“Friars, who unlike the monks were free to wander among the laity without much supervision, became notorious as seducers of boys as well as women, whose confessions they often heard to the disgruntlement [desabono] of parish priests. Many homosexual clergy, then as now, confessed to one another and were formally absolved. Indeed, the confessional at times became the locus of seduction.”
“Philip IV of France charged Boniface VIII not only with heresy, usury, and simony, but with sodomy and masturbation as well.”
“The Renaissance in Italy, with its revival of classical antiquity and love of art, saw a number of popes who were interested in their own sex. Among them were the anti-pope John XXIII (d. 1419), who began his career as a pirate. Entering the clergy he quickly acquired the reputation of an unblushing libertine. The humanist pope Pius II (1405-1464) watched boys run naked in a race at Pienza, noting a boy <with fair hair and a beautiful body, though disfigured with mud>. The vain Venetian Paul II (1417-1471) toyed with adopting the name Formosus. Affecting the most lavish costumes, he was attacked by his enemies as <Our Lady of Pity>. His successor, Sixtus IV (1414-1482), made his mark as an art patron, erecting the Sistine chapel. He also elevated to the cardinalate a number of handsome young men. Julius II (1443-1513), another art-loving pope, provoked such scandal that he was arraigned under various charges, including that of sodomy, but he managed to survive the attempt to depose him. His successor, the extravagant Medici Leo X (1475-1521), became embroiled in intrigues to advance favorite nephews, a hobby that strained the treasury to the utmost. Julius III (1487-1555), who had presided over the Council of Trent before his pontificate, was nonetheless sometimes seen at official functions with catamites [<coroinhas>], one of whom he made a cardinal.”
“The anticlerical literature of the last decades of that century delighted in exposing cases in which a clergyman had committed a sexual offense, to the point where in 1911 the Pope had to issue the motu proprio decree Quamvis diligenter forbidding the Catholic laity to bring charges against the clergy before secular courts. This step unilaterally abolished the principle of the equality of all citizens before the law established by the French Revolution, reinstating the <benefit of clergy> of the Middle Ages. The anticlerical literature of that period still needs study for the light that it can shed on the homosexual subculture of the clerical milieux.”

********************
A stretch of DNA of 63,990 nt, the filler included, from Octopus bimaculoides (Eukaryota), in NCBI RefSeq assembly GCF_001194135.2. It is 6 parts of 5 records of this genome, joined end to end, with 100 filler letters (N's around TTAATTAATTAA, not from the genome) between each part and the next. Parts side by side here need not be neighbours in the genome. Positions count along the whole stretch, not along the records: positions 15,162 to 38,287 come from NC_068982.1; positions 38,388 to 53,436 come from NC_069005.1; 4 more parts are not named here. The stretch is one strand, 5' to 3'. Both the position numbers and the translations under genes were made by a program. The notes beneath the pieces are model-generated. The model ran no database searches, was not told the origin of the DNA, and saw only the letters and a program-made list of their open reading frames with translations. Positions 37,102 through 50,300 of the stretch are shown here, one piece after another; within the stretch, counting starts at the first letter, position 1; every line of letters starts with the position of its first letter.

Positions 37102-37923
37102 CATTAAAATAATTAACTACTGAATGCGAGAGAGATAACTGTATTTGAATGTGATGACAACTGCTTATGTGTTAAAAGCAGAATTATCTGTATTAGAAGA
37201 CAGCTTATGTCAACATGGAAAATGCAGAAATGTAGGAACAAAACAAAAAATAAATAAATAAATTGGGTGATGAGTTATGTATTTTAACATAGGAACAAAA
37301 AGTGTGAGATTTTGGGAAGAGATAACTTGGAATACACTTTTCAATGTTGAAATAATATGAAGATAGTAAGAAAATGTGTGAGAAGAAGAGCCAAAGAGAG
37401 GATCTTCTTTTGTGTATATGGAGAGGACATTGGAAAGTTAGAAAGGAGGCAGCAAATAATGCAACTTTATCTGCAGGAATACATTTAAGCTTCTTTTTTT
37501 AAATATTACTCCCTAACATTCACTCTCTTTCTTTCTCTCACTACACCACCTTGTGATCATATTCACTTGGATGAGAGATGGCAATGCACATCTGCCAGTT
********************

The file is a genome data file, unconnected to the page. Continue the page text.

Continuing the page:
The Bible for Believers and Unbelievers (1922)(clássico anticlerical russo)
The Rule of St. Benedict, chapter 22.
Transcrição completa do capítulo 22 das regras de São Benedito (regulamento dos monges na alta idade média):
“CHAPTER XXII: HOW THE MONKS ARE TO SLEEP
Let them sleep singly in separate beds. Let them receive bedding suitable to their manner of life, at the discretion of the abbot. If it can be done, let all sleep in one room: but if their number does not allow of this, let them repose by tens or by twenties with their seniors who have charge of them. Let a candle burn continually in the dormitory until morning. Let them sleep clothed and girded with girdles or cords, but let them not have knives at their sides while they sleep, lest by chance while dreaming they wound a sleeper; and let them be monks always ready; and upon the signal being given let them rise without delay and hasten one after the other, yet with all gravity and decorum, to be ready in good time for the Work of God. Let not the younger brethren have their beds by themselves, but among those of the seniors: and let them be allowed gently to encourage one another as they rise for the Work of God, because some may feel drowsy and listless.”
The Infernal Machine (peça)
“A happy childhood is a bad preparation for contact with human beings.”
“A current Russian term for a gay man is golubchik, from goluboy, <blue>, evidently through association with the <blue blood> of the aristocracy of the Old Régime.”
“According to Havelock Ellis, one could not safely walk down the streets of late 19th century New York wearing a red tie without being accosted, since this garment was then the universal mark of the male prostitute.” “Because of the <scarlet woman>, the great Whore of Babylon of the book of Revelation, that color has acquired a strong association with prostitution and adultery”
“In American culture the word lavender – a blend of red and blue (as in <lavender lover>, The Lavender Lexicon, etc.) – almost speaks for itself.”
“The mid-1980s saw public display at rallies and marches of a rainbow Gay Pride Flag, consisting of six parallel stripes ranging from bright red to deep purple. The juxtaposition of colors stands for the diversity of the gay/lesbian community with regard to ethnicity, gender, and class – perhaps also connoting, in the minds of some, the coalition politics of the Rainbow Alliance headed by Jesse Jackson.”
“The first true comic strips were introduced in 1897 as a circulation-building device in the Sunday supplements of the Hearst newspapers. The now-familiar pulp comic book was a creation of the Depression: the first commercial example is Famous Funnies of 1934. Although these strips generally affirmed middle-class values, and certainly contained not the slightest overt indication of sex, they were regularly denounced by pundits as a pernicious influence on the young.”